Arrested Development

For years, the popular response to the Emmys from network executives was that they were nice – an ego stroke to the talent, but inconsequential to the bottom line. Sure, there was that period in the ‘80s when NBC parlayed awards for shows like “Hill Street Blues” into audience boosts, but that had more to do with “The Cosby Show” helping lift all boats than people responding to awards.

Few execs were as outspoken as Don Ohlmeyer while he ran NBC in the 1990s, but he was hardly alone in dismissing praise from critics – whose tastes tend to provide some overlap with awards – as being almost utterly (or in his unique phrasing, udder-ly) useless.

Today, however, there’s a perceived value on prestige, one that HBO was obviously early to exploit, but which others have piled on as well. And that, as much as anything, has helped produce the embarrassment of riches the TV industry currently enjoys, as well as the concerted awards push from new players, including Showtime, AMC, FX and — beyond the traditional TV sphere — Netflix.

As HBO long ago realized, the promotional value of awards doesn’t just mollify and attract talent (although there’s that, too) but creates a patina of quality around the entire service. You don’t need to be a “Veep” aficionado or have watched “The Normal Heart” to recognize the pay service puts on high-class fare, which helps justify that monthly subscription fee.

Of course, if you’re not watching any of those shows, HBO will be hard-pressed to sustain your patronage for long. But the subscription model is built in part on creating an overall perception of worth that, in some respects, can be bigger than a single show or a lone viewing commitment.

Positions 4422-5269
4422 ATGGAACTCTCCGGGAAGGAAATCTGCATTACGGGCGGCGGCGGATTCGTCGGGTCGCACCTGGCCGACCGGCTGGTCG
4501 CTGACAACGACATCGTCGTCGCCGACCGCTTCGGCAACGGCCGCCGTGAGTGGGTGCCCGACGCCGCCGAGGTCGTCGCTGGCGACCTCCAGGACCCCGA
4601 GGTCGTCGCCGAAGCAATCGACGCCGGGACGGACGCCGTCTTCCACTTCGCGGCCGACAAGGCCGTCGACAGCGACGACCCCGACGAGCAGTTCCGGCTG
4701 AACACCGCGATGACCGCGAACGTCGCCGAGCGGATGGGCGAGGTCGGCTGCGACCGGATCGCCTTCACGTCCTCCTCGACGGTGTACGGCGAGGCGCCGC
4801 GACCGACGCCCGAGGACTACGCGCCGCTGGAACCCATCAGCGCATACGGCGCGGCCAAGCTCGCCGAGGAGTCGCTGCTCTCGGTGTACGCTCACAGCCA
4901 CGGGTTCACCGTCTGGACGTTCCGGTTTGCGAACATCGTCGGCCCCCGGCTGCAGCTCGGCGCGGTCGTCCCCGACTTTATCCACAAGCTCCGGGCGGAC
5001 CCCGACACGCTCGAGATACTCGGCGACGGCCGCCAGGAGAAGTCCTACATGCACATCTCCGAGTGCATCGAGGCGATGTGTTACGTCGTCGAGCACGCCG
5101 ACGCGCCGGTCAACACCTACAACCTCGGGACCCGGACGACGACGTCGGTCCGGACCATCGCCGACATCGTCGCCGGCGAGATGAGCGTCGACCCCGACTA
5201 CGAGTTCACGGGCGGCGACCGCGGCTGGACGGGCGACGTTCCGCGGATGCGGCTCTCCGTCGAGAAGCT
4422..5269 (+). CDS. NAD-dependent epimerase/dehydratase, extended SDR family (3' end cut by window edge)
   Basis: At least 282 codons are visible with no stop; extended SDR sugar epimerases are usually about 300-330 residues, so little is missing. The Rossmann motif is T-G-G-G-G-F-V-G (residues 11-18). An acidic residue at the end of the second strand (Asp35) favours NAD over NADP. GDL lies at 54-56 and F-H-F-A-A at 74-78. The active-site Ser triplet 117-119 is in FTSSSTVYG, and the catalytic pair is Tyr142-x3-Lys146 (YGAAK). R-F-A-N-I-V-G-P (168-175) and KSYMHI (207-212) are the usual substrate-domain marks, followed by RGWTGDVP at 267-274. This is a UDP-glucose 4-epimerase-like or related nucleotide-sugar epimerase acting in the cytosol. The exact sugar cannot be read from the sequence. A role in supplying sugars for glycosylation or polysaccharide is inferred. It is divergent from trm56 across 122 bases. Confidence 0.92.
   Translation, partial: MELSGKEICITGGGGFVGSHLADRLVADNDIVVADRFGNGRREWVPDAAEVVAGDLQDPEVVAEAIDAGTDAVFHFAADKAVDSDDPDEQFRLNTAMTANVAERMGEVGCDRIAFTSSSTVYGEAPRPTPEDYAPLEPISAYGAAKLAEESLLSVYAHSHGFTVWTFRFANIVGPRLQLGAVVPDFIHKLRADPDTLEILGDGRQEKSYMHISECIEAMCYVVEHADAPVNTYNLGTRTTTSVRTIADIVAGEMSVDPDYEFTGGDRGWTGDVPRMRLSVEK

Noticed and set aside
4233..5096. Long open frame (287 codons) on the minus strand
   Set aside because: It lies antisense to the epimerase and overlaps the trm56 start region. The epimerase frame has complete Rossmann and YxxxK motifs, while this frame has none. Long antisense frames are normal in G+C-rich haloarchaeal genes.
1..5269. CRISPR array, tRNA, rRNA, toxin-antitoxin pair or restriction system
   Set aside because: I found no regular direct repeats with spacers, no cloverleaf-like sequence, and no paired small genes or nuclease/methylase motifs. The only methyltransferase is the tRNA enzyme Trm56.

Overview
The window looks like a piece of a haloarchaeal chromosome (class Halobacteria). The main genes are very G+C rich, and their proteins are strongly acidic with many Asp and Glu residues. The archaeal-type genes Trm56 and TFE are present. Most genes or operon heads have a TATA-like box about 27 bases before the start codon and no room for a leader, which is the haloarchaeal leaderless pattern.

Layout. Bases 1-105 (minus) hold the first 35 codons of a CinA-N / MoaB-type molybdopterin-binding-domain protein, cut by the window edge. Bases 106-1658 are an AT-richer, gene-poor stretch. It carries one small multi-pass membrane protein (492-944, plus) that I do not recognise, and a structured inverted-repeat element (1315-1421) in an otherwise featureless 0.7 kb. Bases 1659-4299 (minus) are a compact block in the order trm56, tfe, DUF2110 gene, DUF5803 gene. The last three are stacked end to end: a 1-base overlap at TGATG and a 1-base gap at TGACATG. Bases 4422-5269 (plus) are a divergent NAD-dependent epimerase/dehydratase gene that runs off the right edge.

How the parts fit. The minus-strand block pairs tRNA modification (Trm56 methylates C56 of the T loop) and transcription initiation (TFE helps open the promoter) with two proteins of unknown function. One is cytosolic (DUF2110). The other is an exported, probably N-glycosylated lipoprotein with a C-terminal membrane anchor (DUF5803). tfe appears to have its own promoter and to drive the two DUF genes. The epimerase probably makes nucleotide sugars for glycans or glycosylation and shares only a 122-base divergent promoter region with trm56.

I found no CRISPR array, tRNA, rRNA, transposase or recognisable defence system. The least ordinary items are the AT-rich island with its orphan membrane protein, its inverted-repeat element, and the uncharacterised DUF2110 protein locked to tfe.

The formula is slightly skewed for basic cable networks, but there’s a value there, too – if only because all the attention on “Mad Men” becomes a focal point for the media. So when AMC got into a skirmish with one of its carriers a few years ago, the “Carriage Dispute Threatens ‘Mad Men’” headlines were a lot easier to understand and digest than “U-Verse Customers Might be Deprived Network Formerly Known as American Movie Classics.”

Broadcasters still like to make the case that awards don’t necessarily translate into ratings, and like to cite the relatively puny numbers for a show like “Girls,” whose media heat is certainly vastly disproportionate to its tune-in levels. And they chafe, as practically everyone in TV has, at Netflix’s unwillingness to release viewing numbers, employing a “Trust us, it’s a hit” mentality that, like Jedi Mind Tricks, tend to work best on the weak-willed.

Still, as amorphous as the precise benefits might be, and as hard as they are to quantify, plenty of services have come to the conclusion they do exist. As proof, look no further than “Arrested Development,” a series that had won Emmys and been yanked because of low ratings when I broached this subject four years ago. Since then, Netflix has found the means and motivation to revive it.

So while it’s easy to dismiss award-season festivities as inflated and overblown, the old argument that taking home one of those winged statuettes is strictly ceremonial? In a pay-to-view world, it simply doesn’t fly.

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